For the first time, the Supreme Court seems receptive to imposing some limits on partisan gerrymanders
Members of the U.S. Supreme Court
WASHINGTON, October 3, 2017.- The Supreme Court heard a strong argument Tuesday for reining in partisan gerrymandering – at least if it’s extreme enough to allow one party’s politicians to keep themselves in power for a decade.
Better yet for the groups challenging gerrymanders, Justice Anthony M. Kennedy, who likely holds the swing vote on the issue, seemed open to ruling that extreme gerrymanders are unconstitutional.
“Politicians are never going to fix gerrymandering. You are the only institution in the United States that can solve this problem,” Paul Smith, an attorney for Wisconsin Democrats, who brought the current case, told the justices. “And this is your last opportunity” to act before the next round of redistricting following the census of 2020.
Kennedy asked a lawyer for Wisconsin’s Republicans whether it would be constitutional for the state to adopt a law that the election map will be drawn to “favor party X over party Y.”
Attorney Erin Murphy hesitated, noting that in this case, Republicans did not publicly proclaim that they were drawing a statewide map to ensure the GOP would maintain a solid majority, even though that was the effect of the district lines they created.
Kennedy was undeterred. “I’d like an answer to my question,” he said.
By the time the hourlong argument ended, it was clear that Kennedy believes the Constitution would prevent one party from writing a law designed to keep itself in power for a decade. What was unclear is whether he was convinced that the Republicans in Wisconsin had in effect done that when they went behind closed doors and drew legislative boundaries after the last Census.
The district lines the Republican-controlled legislature adopted ensured that the GOP would have a 60-vote supermajority in the state’s Assembly, the lower house of its Legislature, even if a majority of voters statewide voted for Democrats, as they did in subsequent elections.
By contrast to Kennedy, Chief Justice John G. Roberts Jr. made clear he was opposed to the court taking on the issue of partisan gerrymandering based on what he called “sociological gobbledygook.” He was referring to statistical studies that characterize the Wisconsin electoral map as highly unusual.
If the court declares the Wisconsin map unconstitutional, the justices in years to come will have to decide on a series of highly political disputes, he said.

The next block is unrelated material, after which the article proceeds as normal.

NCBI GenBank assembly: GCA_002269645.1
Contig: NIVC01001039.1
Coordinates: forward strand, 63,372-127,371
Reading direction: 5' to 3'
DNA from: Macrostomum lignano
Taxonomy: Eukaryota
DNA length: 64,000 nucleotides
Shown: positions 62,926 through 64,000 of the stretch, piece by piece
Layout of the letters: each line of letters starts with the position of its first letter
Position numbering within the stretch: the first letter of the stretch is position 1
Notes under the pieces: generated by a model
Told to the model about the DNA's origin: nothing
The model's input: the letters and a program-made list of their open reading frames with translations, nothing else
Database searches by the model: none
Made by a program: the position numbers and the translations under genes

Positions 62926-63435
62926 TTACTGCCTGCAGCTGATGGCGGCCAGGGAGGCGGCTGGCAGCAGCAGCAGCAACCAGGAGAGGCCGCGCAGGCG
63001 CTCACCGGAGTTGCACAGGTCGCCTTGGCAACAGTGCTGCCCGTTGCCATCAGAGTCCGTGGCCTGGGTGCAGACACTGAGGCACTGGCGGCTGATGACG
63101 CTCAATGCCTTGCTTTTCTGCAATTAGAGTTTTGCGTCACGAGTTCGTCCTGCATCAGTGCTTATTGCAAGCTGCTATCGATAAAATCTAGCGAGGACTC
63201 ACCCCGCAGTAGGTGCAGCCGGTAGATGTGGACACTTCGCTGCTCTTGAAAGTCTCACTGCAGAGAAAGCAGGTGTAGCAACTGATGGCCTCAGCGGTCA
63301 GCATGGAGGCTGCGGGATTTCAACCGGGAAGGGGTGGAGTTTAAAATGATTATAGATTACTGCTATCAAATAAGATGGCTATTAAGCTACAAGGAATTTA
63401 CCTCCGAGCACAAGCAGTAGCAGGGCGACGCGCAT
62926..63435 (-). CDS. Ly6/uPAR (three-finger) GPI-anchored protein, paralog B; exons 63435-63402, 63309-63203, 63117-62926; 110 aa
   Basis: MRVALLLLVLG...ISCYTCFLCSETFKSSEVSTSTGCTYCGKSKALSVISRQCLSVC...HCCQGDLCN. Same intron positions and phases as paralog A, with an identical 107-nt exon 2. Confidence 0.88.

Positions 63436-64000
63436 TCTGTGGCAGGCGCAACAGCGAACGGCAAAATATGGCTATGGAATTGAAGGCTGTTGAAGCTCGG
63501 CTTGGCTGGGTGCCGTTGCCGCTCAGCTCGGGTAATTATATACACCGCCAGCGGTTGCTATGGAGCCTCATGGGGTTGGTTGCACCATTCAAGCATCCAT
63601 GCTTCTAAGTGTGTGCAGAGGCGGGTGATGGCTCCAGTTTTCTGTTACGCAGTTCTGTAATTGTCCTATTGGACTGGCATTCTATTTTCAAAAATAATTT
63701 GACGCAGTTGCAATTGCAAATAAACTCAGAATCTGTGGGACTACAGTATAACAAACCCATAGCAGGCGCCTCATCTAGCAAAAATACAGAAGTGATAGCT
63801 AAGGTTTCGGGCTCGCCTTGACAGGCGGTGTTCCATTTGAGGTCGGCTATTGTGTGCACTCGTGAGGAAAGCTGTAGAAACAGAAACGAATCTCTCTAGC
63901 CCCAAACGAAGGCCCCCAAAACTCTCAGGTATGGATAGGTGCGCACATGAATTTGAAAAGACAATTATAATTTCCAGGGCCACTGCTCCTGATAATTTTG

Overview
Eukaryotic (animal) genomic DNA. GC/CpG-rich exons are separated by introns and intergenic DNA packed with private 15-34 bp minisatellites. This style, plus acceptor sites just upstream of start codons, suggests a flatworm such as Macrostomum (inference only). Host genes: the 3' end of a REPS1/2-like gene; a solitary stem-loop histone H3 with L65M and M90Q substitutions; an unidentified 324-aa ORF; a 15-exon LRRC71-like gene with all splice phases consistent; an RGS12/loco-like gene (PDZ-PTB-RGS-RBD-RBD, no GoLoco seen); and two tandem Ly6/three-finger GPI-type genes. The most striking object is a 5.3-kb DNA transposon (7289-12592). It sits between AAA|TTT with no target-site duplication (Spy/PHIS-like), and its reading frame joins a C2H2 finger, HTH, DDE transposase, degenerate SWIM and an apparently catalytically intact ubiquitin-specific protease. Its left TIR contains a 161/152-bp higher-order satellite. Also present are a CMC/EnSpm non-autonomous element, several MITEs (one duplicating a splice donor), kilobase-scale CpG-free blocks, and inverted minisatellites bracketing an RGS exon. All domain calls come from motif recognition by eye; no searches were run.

Smith tried to assure the justices that only the most extreme partisan gerrymanders should be struck down.
The case heard Tuesday, Gill v. Whitford, is a once-in-a-decade challenge to partisan gerrymandering, a process that since 2010 has allowed Republicans to control power in at least half a dozen states where the voters are closely divided.
Wisconsin provides a textbook example. The GOP redistricting plan succeeded in preserving Republican control of the legislature despite their losing a majority of voters statewide. Federal judges ruled that the Wisconsin Republicans had gone too far and had unfairly “entrenched” themselves in power.
The high court, however, has never before struck down a state’s election districts simply because they were unfairly partisan.
If Kennedy and four other justices say Wisconsin went too far, the outcome could reach far beyond that state to potentially reshape the U.S. House of Representatives.
Pennsylvania, Michigan, Ohio and North Carolina together send 61 representatives to the House. Thanks in part to skilled line-drawing, 44 of them are Republicans and only 17 are Democrats despite voters in those states being closely divided between the two parties.
Legislative and congressional district lines in the U.S. get redrawn every 10 years, after each census. The last redistricting came after the 2010 census. In most states, elected legislators get to draw the lines, although some states, such as California, have given that power to nonpartisan commissions.
The 2010 timing was lucky for the Republicans because the elections that year were especially good for them. As a result, when the time came for redistricting, Republicans had sole control over the electoral maps in many key states. They were able to draw lines that concentrated Democrats in a handful of districts, helping to give Republicans a continuing majority.
Democrats have also used the redistricting process to help themselves, but they’ve had fewer opportunities. In Maryland, for example, seven of the eight congressional districts were drawn to favor Democrats.
The justices will hand down a decision in the case later in the court’s term.